To read the article, click:

The Law of Love


Exod. 34:1-17; 1 Thess. 2:13-20; Matt. 5:21-26

The hub-bub over the Ten Commandments monument at the Capitol is perplexing.  Why this has become the focus of so many of our politicians is beyond me, especially after the State Supreme Court has said, “No religious symbols on State grounds!”  My question is simple: “Why should we allow the State to manipulate religious symbols at all?”

The Ten Commandments are the topic of our Old and New Testament lessons today, and in the context of Jesus’ words it becomes easy to see why Christians would adopt numerous other statues over a 10 Commandment monument every day of the week and twice on Sundays.

After shattering the Ten Commandments, Moses cuts two tablets of rock and goes back to Mt. Sinai.  God writes on the stone and renews the covenant with the people – basically that they shall be a holy nation, observe the Lord’s commands, and they shall be blessed.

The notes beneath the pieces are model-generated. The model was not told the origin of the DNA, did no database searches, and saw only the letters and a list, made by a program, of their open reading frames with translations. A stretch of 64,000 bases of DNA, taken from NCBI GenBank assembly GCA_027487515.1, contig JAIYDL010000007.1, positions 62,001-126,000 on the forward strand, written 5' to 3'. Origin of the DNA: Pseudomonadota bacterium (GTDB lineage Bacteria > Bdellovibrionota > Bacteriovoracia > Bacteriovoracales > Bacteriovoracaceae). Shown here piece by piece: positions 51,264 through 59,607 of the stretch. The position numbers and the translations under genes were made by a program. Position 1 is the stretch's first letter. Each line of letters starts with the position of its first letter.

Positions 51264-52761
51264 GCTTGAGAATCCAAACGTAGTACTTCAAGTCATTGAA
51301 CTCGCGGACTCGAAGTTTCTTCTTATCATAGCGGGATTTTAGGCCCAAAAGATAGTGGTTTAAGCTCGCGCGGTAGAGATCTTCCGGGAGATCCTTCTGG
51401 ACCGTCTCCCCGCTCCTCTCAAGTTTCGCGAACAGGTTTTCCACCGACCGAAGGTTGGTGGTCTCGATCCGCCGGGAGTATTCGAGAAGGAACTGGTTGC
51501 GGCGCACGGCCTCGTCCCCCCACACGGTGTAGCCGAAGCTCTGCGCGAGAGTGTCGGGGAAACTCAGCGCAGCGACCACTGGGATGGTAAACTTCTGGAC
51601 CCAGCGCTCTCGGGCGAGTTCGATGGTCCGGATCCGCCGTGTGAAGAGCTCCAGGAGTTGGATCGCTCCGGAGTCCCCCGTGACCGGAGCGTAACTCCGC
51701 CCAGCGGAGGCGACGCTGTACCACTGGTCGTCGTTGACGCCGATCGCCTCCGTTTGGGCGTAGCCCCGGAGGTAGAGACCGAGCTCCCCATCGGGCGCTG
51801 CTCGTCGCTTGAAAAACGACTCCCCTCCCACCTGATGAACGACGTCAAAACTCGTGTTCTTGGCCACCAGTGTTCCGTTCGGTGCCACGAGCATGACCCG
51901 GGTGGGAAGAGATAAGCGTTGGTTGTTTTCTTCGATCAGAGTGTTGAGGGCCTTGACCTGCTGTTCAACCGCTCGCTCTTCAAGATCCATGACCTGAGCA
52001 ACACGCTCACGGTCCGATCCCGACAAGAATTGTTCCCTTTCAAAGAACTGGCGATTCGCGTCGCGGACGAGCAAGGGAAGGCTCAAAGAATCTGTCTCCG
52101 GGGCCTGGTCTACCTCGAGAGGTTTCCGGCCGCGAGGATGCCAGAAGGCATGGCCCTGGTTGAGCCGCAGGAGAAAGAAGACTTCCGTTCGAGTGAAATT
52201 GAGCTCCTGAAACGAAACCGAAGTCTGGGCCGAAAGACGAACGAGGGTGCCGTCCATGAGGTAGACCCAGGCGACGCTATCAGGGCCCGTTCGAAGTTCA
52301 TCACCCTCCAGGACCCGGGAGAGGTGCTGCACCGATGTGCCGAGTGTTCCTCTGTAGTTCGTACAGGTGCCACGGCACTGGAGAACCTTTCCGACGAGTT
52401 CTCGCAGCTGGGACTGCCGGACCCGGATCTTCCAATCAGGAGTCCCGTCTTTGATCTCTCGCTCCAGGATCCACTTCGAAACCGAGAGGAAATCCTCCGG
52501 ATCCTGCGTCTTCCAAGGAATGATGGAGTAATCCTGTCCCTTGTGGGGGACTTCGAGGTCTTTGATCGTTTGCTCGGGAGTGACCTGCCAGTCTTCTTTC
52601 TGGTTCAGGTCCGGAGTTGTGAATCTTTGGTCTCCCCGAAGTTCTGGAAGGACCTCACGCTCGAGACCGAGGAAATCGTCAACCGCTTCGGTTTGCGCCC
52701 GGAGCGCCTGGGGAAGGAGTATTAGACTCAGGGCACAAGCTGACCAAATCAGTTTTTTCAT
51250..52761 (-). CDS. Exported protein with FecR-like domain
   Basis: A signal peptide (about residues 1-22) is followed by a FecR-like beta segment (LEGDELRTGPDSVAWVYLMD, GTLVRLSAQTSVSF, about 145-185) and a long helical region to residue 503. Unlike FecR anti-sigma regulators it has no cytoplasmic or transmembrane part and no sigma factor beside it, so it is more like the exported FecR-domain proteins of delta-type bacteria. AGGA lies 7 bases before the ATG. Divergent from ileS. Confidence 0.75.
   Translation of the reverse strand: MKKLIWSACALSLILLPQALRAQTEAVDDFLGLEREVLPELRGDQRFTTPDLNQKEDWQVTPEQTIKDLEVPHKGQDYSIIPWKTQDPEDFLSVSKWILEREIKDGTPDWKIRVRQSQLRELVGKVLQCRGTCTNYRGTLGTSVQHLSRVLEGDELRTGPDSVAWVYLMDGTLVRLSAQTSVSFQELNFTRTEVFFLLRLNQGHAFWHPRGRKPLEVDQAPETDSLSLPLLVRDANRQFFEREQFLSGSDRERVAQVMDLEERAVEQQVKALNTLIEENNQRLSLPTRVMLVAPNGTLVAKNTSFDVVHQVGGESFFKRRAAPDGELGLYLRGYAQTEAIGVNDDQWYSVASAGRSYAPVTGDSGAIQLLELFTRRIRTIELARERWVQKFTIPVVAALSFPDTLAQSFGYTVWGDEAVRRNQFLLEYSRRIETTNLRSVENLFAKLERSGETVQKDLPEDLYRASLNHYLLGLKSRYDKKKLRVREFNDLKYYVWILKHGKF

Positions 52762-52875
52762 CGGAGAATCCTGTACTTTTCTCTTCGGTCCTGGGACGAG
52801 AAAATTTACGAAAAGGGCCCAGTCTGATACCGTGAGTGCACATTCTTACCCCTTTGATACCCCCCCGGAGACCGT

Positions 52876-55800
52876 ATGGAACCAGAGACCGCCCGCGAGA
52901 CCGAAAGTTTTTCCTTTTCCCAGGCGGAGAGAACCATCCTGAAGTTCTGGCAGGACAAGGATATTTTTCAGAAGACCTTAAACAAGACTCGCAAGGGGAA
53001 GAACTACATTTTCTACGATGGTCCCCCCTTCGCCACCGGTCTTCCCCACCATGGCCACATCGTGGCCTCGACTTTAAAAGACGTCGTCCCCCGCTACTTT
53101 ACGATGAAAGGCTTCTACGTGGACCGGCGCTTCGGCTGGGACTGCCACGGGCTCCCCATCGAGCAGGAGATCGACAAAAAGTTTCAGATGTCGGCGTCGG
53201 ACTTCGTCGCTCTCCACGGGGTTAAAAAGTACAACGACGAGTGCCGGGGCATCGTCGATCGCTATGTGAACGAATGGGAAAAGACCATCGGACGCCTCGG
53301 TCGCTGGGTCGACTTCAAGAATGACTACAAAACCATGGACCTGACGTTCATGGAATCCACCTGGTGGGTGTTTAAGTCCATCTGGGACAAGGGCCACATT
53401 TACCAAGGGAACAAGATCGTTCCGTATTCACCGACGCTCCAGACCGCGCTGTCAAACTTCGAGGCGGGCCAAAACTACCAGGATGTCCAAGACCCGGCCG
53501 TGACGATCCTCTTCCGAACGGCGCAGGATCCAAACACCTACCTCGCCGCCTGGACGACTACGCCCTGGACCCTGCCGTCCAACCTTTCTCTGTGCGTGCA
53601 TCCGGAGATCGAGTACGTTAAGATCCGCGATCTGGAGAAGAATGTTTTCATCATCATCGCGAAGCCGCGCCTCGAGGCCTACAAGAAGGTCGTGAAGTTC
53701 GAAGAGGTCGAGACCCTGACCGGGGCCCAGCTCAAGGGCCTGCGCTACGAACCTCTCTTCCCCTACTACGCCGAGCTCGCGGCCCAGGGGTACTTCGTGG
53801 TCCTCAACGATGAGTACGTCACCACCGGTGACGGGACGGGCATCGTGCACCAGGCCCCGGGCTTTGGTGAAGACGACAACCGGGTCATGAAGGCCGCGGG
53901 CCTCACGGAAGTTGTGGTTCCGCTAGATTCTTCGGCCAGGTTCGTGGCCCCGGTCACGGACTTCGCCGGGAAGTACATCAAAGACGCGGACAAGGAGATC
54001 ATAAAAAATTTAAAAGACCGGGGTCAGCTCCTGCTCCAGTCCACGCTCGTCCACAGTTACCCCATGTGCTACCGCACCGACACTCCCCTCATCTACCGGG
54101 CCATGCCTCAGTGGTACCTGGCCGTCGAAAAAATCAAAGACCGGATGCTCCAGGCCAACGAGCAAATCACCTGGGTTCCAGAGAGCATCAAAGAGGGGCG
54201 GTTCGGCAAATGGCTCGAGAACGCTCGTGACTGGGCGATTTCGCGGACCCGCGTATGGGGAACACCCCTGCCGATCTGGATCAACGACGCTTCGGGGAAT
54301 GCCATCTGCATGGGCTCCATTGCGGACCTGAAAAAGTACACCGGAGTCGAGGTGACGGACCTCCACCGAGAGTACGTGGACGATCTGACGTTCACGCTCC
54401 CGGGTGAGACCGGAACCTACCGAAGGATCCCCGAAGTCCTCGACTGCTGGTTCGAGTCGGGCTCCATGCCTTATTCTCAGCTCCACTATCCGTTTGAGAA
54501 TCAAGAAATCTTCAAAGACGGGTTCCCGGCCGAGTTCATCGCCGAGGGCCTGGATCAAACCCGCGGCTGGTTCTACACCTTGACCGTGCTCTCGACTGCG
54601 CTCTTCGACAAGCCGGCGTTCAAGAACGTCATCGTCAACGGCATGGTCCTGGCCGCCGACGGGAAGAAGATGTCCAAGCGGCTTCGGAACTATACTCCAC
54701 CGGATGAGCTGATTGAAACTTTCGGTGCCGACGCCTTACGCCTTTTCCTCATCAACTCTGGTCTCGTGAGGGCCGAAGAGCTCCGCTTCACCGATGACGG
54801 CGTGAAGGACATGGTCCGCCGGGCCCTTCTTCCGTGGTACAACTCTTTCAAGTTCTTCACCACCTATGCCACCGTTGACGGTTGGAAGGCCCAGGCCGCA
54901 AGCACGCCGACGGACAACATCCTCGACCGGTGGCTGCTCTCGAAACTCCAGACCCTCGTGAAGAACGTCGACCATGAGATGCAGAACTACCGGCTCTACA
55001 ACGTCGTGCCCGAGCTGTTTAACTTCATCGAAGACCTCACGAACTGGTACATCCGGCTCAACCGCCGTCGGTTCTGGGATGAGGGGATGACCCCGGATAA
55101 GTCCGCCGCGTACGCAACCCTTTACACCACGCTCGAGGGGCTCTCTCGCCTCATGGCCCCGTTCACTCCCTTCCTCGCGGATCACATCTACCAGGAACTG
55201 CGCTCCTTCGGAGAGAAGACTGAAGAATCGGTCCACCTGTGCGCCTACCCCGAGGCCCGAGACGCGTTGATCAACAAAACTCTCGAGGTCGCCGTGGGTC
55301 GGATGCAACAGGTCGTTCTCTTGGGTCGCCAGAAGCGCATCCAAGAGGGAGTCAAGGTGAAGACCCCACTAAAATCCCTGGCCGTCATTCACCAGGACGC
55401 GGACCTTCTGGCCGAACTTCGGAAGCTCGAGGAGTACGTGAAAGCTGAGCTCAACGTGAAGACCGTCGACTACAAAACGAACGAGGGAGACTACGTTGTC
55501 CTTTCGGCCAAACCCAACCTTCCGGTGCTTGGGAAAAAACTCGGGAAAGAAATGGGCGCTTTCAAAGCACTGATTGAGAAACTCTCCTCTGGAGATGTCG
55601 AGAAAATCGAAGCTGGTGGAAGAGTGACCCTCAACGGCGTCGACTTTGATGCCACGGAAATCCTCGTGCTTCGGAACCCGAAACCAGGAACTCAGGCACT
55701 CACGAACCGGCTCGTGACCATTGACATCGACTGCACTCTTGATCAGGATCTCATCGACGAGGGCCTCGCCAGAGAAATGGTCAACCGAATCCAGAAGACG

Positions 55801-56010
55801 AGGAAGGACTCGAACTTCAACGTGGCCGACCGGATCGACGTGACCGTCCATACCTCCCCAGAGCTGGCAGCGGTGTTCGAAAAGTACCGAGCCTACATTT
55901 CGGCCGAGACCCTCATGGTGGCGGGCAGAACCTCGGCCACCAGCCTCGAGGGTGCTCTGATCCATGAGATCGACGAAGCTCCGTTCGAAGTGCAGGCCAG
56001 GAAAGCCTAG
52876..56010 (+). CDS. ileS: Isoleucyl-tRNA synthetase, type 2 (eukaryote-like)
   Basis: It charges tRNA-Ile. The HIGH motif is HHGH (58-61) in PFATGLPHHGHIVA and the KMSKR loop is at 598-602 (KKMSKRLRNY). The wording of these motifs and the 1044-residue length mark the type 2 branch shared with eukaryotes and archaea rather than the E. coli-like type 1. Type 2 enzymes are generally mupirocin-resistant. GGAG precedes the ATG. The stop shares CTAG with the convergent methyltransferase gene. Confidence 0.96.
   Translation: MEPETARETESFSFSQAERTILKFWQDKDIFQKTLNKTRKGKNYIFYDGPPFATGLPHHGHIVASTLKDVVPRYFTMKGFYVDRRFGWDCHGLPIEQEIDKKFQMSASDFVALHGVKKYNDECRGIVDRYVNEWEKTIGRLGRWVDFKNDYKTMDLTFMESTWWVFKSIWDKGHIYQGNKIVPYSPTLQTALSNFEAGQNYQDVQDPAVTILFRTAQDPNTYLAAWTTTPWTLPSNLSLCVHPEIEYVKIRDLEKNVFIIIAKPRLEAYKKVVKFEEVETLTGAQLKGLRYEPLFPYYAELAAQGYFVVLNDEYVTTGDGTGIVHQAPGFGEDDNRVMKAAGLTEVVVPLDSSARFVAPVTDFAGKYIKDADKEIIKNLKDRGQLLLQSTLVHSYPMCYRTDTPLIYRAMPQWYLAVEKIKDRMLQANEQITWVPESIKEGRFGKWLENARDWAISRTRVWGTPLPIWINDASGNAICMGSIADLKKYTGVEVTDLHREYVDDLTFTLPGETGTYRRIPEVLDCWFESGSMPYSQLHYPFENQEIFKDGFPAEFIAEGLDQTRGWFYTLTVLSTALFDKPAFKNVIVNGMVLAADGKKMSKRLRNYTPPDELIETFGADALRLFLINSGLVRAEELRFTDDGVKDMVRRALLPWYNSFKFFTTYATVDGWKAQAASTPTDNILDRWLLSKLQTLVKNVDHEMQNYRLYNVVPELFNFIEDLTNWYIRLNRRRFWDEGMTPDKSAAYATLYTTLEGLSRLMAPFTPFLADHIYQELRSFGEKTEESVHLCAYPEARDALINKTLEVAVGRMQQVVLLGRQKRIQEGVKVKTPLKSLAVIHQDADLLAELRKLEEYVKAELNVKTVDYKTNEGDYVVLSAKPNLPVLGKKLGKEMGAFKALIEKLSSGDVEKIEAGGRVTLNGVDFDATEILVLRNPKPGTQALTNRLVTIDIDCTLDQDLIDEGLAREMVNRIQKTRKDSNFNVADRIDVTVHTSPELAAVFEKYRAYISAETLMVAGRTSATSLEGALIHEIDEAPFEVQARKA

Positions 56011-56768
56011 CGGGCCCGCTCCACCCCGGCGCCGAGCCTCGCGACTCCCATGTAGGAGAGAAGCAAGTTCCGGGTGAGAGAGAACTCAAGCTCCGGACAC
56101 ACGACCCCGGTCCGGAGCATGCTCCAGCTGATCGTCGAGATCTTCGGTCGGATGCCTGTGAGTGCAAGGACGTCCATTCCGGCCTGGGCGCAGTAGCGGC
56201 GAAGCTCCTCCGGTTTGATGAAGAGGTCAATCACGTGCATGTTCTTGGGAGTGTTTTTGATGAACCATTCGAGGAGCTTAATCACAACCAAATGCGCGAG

In Matthew, Jesus addresses the Ten Commandments.  Instead of dismissing the Old Testament laws, which many erroneously think he did, he strengthens and tightens them.  For him, “You shall not murder” does not provide judgment on those who murder, but equally on those who get angry with a brother or sister.  Insults are equally as bad as murder itself.  This would be quite a shock to some of our Oklahoma legislators.

Many Christians do not know what to do with the harsh words of Jesus with regards to law, so they dismiss it all together.  Jesus came and recast the law into the Law of Love, but so often I find people who simply cast off anything “Old Testament”.